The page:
Nirghin now has her sights set on getting her SAP in as many hands as possible and affecting more positive change around the world.

"I would love for it to go into actual farms out there," Nirghin said. "I want it to actually be supplied to farmers all over the world that are currently experiencing a drought. I don’t want to keep it as an idea that I just came up with … I would really like for it to go out and help people out there."

On top of her Google Science Fair victory, Nirghin's invention also garnered her a spot on Time's 30 Most Influential Teens of 2016 — an honor that could help her spread even more good. For starters, she's already looking to expand her SAP to test water filtration as well as oil removal from water.

Nirghin also has an inspiring message for anyone looking to follow in her footsteps.

Nirghin (third from left) and her fellow finalists. Photo by the Nirghin family, used with permission.

She said, "One of the main things is looking at what your community is facing because it's great coming up with an idea, but unless it impacts your community and makes it better — like the Google Science Fair says, 'What will you make better?' — that should be one of the main driving forces to lessen the impact of the problems of your community."

From there, just think of that idea as a freshly planted crop. With a little nourishment and attention, it can grow into something even stronger and more essential than you ever imagined.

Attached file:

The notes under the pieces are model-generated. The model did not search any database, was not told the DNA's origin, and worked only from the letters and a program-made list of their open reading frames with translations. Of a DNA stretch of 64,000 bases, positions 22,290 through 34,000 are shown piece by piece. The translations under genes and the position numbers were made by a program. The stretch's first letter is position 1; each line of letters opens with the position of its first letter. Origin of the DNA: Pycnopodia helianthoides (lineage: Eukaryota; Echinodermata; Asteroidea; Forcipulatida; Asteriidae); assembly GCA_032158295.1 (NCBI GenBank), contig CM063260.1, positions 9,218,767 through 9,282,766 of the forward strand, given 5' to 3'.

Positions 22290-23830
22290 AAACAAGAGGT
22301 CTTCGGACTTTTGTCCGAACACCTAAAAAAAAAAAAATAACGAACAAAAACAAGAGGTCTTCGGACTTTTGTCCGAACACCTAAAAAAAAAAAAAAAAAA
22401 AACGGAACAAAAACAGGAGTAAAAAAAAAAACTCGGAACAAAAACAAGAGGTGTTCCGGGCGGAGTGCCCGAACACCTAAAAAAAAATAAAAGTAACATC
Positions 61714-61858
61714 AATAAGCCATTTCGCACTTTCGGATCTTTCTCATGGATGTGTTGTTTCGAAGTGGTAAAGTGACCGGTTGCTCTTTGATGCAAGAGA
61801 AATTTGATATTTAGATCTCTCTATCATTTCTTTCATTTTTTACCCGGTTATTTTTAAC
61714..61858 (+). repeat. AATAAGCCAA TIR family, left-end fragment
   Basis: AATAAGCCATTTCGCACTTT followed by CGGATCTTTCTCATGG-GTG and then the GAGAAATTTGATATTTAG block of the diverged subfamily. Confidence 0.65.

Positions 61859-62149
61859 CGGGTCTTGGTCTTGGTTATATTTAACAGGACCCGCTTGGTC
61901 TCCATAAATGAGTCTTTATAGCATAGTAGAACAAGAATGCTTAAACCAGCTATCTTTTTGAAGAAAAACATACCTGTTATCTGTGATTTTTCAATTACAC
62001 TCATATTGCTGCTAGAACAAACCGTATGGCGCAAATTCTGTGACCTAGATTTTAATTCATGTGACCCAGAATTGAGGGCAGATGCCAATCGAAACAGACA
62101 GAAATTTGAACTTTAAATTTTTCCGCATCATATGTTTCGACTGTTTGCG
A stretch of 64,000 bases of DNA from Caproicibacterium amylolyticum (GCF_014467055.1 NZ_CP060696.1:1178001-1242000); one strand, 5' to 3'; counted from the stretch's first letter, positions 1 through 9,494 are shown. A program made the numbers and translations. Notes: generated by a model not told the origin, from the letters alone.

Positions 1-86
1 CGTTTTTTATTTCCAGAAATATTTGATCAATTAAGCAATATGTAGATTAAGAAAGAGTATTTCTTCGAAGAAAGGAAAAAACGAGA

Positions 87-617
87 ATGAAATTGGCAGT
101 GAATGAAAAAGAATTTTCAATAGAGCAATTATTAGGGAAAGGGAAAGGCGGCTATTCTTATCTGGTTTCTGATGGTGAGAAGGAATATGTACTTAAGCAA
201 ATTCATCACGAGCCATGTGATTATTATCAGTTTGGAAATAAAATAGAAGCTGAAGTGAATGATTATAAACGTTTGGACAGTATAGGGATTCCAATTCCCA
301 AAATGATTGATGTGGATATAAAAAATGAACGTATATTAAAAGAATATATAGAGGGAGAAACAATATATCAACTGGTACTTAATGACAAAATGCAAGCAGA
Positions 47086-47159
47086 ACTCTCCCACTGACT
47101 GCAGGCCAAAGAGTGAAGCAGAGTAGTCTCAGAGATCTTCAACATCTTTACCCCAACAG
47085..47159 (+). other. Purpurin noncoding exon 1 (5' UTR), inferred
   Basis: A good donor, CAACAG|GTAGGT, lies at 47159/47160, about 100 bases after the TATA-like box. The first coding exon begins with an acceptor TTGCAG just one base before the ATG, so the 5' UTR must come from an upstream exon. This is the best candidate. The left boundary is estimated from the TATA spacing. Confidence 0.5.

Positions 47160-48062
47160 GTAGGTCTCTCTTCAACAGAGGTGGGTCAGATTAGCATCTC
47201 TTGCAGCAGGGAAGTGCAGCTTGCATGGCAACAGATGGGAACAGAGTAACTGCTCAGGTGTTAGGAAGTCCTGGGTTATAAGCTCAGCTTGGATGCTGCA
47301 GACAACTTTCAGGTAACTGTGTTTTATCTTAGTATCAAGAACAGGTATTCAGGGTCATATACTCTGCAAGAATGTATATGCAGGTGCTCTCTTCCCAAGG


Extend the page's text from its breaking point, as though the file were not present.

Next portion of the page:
The plight of farmers has never been more real.

Erosion caused by drought. The increased scarcity of water ... caused by drought. Lack of resources, from equipment to information. Ever-increasing energy costs. Increasingly unpredictable weather. The list goes on and on.


Image via iStock.

According to Tech Times, drought conditions and heat waves caused by an ever-warming planet have led to a 10% drop in worldwide cereal harvests in the past 50 years alone and could result in as much as a 30% loss in total global crop production by the year 2080.

With fewer resources, financial support, and social safety nets to lean on, the harsh reality is that underdeveloped countries will face the greatest setbacks as the effects of climate change continue to increase.

"People who are socially, economically, culturally, politically, institutionally or otherwise marginalised are especially vulnerable to climate change," reads a 2014 report by the UN's climate panel.

Image via CIAT/Flickr.

In countries with agriculturally based labor forces like Nigeria, these hardships often force farmers to outsource their labor in order to harvest what few crops they have.

Those who can't afford to pay for seasonal labor, however, are left with little choice but to underuse their land and lose out on the potential income that comes with it.

Image via South African Tourism/Flickr.

While something as simple as a tractor could be a huge help to addressing their financial woes, it's also something that many farmers can't afford because of said financial woes. Not to mention that most commercial banks in Nigeria charge a 30% interest rate and require loan repayment within a year.